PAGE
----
Opinion: Utah’s leaders should unite behind a carbon fee and dividend
Through a simple market price-signal, this would incentivize U.S. technology investment and innovation. It would encourage everybody to make the easy, low-hanging decisions that improve energy efficiency
As a young person deeply invested in the climate issue, I am worried that enduring partisanship is holding up action on this major challenge for our country. With so many climate promises and so little to show for it, partisan games are clearly standing in the way of Congress getting down to business on actual solutions.
What’s needed is leadership — leadership that can chart a path forward with both parties in creating a cleaner and more resilient economy. While getting Republicans and Democrats to agree on climate may seem like a tall order, I am optimistic that it can be achieved.
The key is seeking out consensus solutions built around sound economic principles. They are most likely to earn the trust of leaders on both sides by tackling the problem efficiently and effectively, while also growing the economy. For this reason, I see the carbon dividends approach as the most promising solution.
The carbon dividends plan would cut emissions with the least cost to the economy by charging fossil fuel companies a gradually rising fee for their emissions. Through a simple market price-signal, this would incentivize U.S. technology investment and innovation. It would encourage everybody to make the easy, low-hanging decisions that improve energy efficiency and cut down on carbon. Taken together, these choices add up to large economywide emissions reductions: in less than 15 years, this plan would slash U.S. carbon emissions by more than half.
Importantly, this plan also addresses the international dimension of the climate challenge. By placing a fee at the border on high-polluting foreign goods, this approach would raise global participation by aligning our climate actions with our allies and holding climate laggards accountable. This “border carbon adjustment’ mechanism would boost American manufacturing and ensure the U.S. is competing on a level international playing field, all as we take action here at home.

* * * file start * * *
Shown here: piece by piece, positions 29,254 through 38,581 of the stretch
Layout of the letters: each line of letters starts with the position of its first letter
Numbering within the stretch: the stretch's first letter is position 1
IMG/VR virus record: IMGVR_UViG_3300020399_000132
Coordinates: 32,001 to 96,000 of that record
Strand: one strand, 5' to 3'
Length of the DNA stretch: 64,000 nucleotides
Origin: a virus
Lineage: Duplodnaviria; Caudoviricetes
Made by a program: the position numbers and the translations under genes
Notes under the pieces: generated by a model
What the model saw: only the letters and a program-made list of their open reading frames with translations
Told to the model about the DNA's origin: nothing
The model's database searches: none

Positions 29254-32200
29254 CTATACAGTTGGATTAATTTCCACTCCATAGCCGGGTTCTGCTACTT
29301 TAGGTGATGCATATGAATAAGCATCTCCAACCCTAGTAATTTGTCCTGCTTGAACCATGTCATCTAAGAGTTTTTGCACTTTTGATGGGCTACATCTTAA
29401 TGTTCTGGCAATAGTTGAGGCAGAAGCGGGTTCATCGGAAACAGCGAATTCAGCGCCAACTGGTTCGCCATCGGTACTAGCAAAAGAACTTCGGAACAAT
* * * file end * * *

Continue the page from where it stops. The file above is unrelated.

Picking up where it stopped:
Finally, the plan would streamline regulations and return revenue from the carbon fee back to the American people as direct “dividend” checks. This would limit the growth of government and help ensure that lower-and middle-income households are protected from any shifts in energy prices.
Considered in sum, it’s no wonder the carbon dividends model has earned sweeping support across the country. Nationally, a broad coalition of stakeholders has lined up behind the plan, including top environmental organizations, businesses, and thought leaders of all political stripes. In addition, more than 3,500 U.S. economists have endorsed this approach, including economics faculty members from Utah’s universities.
Here in Utah, mayors, state representatives, entrepreneurs and business owners, chamber of commerce officials, and student leaders are out in force on carbon dividends, too. Last spring, I joined fellow student body presidents across the state, representing more than 180,000 college students, in calling for action on carbon dividends. Since then, top Utah high school leaders have joined the fray as well, stepping out in support of this solution.
This broad support is unheard of for a climate policy and gives us hope that progress can be achieved. We can get a lot farther — and ensure a more steady, stable energy transition— by working together on a bipartisan solution.
Even still, a broadly supported plan needs champions in Congress who can guide the way. I have been heartened that our own leaders have taken up the mantle of leadership on the climate issue, including Sen. Mitt Romney and Reps. John Curtis and Blake Moore. Each of them has helped advance the conversation in Congress — including through the Senate Climate Solutions Caucus and recently launched Conservative Climate Caucus.
As a Utah student leader, I know how important the climate issue is to young people across the state. I also know we need tangible solutions befitting the scale of the challenge — crucially a strategy like carbon dividends.
With political gamesmanship standing in the way of progress, our Utah Congressional leaders can pave a smarter, more effective pathway. As they do, the next generation of Utahns will have their backs every step of the way.
Nouman Kante is the 2021-22 student body president of Southern Utah University and president of the statewide Utah Student Association.